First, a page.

3 June 2014
The NHF has expressed concern about outline plans published by the government about what it will expect salons to pay towards the cost of new, employer-led apprenticeships when they are rolled out from next year.
In a briefing document, the government has said that employers will have to pay one third of the cost of training young people - £1 from employers for every £2 the government puts in. There will be 5 funding bands which set out the maximum government funding depending on the sector, but it has not yet been announced which band hair and beauty will fall into or when that decision will be made.
As NHF member, Barbara McNaughton from Elements in Oxted said, ‘I currently employ 8 Apprentices in my salon. I struggle to see how it’s feasible for a high street business to build in the additional cost of employer contributions, on top of the wages we already pay our Apprentices. Many of the smaller salons will simply stop taking on Apprentices.’
On the plus side, there will be additional government support, including extra payments on completion of an apprenticeship, an “incentive payment” for small business with fewer than 50 employees, and incentives for taking on people aged between 16-18. The government will continue to fully fund training in maths and English.
But the NHF has expressed disquiet as it has only just found out from the government that industries which are developing “trailblazer” standards will also be expected to pilot the funding reforms.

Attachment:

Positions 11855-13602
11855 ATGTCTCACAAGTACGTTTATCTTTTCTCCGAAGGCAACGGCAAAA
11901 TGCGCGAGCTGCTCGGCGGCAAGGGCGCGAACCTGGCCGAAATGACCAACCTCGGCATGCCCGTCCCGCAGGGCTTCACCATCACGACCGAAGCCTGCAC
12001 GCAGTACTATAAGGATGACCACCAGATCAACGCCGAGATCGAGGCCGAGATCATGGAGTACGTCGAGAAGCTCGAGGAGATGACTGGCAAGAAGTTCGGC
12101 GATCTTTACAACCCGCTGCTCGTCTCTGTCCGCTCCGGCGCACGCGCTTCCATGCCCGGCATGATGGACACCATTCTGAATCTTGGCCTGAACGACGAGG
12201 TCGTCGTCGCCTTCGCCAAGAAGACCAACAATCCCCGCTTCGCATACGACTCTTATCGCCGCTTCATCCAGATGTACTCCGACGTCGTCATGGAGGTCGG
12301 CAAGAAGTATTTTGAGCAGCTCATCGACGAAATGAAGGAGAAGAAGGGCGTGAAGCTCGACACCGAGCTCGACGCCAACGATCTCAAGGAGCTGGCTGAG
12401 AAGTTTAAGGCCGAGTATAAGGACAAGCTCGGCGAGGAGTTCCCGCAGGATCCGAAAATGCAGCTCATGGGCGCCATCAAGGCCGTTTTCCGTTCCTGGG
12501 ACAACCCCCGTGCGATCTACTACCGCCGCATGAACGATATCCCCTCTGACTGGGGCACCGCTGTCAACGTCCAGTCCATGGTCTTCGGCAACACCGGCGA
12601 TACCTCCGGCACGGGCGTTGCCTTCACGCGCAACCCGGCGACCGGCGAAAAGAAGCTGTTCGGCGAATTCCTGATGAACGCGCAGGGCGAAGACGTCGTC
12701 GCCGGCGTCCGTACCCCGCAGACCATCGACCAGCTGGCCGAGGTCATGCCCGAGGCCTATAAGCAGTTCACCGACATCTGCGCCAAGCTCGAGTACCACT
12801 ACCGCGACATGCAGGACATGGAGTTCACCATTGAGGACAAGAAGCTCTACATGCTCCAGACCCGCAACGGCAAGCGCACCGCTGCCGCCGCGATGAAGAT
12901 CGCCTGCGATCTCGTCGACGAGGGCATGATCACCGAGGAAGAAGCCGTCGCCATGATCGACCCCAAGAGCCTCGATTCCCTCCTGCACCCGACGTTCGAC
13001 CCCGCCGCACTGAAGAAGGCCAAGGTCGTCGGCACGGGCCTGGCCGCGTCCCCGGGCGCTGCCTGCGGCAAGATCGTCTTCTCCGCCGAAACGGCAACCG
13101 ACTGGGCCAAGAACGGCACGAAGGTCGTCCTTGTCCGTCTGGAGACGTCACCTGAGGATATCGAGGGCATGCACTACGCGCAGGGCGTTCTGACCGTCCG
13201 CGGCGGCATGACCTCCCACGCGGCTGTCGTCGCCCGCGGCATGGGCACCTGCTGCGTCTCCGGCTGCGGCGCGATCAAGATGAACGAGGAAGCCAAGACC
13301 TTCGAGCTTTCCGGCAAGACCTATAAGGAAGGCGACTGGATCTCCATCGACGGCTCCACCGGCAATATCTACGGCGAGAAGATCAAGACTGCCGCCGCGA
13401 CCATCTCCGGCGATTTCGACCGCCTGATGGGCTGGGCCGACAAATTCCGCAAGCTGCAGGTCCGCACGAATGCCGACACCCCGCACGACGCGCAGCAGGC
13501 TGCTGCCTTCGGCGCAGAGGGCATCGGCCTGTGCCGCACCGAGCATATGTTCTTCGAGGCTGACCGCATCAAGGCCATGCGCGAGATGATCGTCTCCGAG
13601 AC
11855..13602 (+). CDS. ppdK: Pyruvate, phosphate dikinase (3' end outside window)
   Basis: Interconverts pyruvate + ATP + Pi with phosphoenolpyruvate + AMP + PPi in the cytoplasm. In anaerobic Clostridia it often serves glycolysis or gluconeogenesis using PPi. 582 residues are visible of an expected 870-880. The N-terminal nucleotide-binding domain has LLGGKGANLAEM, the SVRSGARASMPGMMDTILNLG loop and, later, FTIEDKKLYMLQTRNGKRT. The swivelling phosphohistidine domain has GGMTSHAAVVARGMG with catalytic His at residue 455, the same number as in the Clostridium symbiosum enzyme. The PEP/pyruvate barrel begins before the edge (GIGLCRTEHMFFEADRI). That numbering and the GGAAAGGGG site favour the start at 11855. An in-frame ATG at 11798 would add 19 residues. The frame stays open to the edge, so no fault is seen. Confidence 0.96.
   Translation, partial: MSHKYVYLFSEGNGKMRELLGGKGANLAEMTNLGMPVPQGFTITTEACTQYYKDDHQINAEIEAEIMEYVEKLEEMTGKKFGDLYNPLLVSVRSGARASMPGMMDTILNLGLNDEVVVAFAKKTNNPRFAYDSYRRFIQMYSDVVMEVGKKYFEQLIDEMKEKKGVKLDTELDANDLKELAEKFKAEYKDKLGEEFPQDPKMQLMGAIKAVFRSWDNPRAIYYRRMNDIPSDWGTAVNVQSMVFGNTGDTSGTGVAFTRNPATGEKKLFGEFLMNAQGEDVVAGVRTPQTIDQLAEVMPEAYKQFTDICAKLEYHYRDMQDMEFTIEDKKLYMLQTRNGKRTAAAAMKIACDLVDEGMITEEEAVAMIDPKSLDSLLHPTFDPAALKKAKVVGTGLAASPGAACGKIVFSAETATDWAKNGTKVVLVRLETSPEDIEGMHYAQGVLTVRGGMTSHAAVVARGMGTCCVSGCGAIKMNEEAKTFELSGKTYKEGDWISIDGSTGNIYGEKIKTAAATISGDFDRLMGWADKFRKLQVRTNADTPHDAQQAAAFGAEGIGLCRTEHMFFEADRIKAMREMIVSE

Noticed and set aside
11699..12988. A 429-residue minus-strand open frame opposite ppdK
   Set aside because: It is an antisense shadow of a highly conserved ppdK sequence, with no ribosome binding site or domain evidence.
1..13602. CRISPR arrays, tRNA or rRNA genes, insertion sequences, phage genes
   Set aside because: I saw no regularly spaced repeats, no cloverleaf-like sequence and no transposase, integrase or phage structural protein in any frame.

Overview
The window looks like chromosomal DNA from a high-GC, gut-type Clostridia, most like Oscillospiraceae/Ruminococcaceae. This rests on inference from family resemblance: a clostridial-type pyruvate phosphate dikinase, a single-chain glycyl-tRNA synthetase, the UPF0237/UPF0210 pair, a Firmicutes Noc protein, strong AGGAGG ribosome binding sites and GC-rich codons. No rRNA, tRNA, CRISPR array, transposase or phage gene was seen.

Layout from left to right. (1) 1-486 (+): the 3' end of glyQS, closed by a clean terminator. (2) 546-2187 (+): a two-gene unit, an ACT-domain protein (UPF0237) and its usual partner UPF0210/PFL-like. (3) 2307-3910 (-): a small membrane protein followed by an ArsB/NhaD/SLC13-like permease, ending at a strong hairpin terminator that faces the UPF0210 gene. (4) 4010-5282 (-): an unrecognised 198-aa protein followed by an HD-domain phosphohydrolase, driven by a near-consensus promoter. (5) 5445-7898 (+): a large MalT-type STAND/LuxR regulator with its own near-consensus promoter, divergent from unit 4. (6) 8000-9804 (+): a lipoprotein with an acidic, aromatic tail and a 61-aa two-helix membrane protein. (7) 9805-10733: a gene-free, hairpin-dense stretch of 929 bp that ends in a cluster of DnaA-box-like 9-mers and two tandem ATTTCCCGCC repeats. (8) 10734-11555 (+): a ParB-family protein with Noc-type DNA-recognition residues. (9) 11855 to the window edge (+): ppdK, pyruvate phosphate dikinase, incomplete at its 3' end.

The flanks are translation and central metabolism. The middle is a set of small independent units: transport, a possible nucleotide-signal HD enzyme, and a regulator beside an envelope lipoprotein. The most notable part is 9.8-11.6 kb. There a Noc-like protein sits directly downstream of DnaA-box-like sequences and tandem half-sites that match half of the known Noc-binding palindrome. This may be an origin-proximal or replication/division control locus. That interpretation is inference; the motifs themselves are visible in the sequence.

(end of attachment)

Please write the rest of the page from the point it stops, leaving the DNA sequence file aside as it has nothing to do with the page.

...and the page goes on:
Hellen Ward, managing director of Richard Ward Hair and Metrospa, is heading the strategic group on hairdressing, while George Hammer, chairman of beauty salon Urban Retreat, is heading the strategic group for beauty, with both supported by expert working groups. The trailblazer process is being led within the industry by the Federation and sector-skills body Habia.
Our trailblazer group was unaware our sectors would be piloting these funding reforms, and it is a concern to us that the government kept us in the dark about such an important development. This process needs to be open, honest and transparent if we are to achieve what I know is everyone’s ultimate aim – an apprenticeship system that is fit for purpose and fit for the modern world of work.”
NHF chief executive Hilary Hall added there remained deep concerns within the industry about the direction of the government’s funding reforms, not least the worry that forcing employers and training providers to negotiate on funding could create a marketplace where education provision is driven by cost and price rather than quality.
Many employers were also deeply concerned about the extra administrative burden of having to manage funding, plus the effect that being forced to make a cash contribution to training cost will have on the appetite, or ability, of salons to take on apprentices.
We have stressed throughout the standards development process that trailblazer standards and funding reforms are, or should be, separate issues. Now it appears they are, in fact, linked. In a sector where there are already major reservations about the funding reforms, this is unhelpful and risks damaging the sector’s engagement with the new “trailblazer” standards.”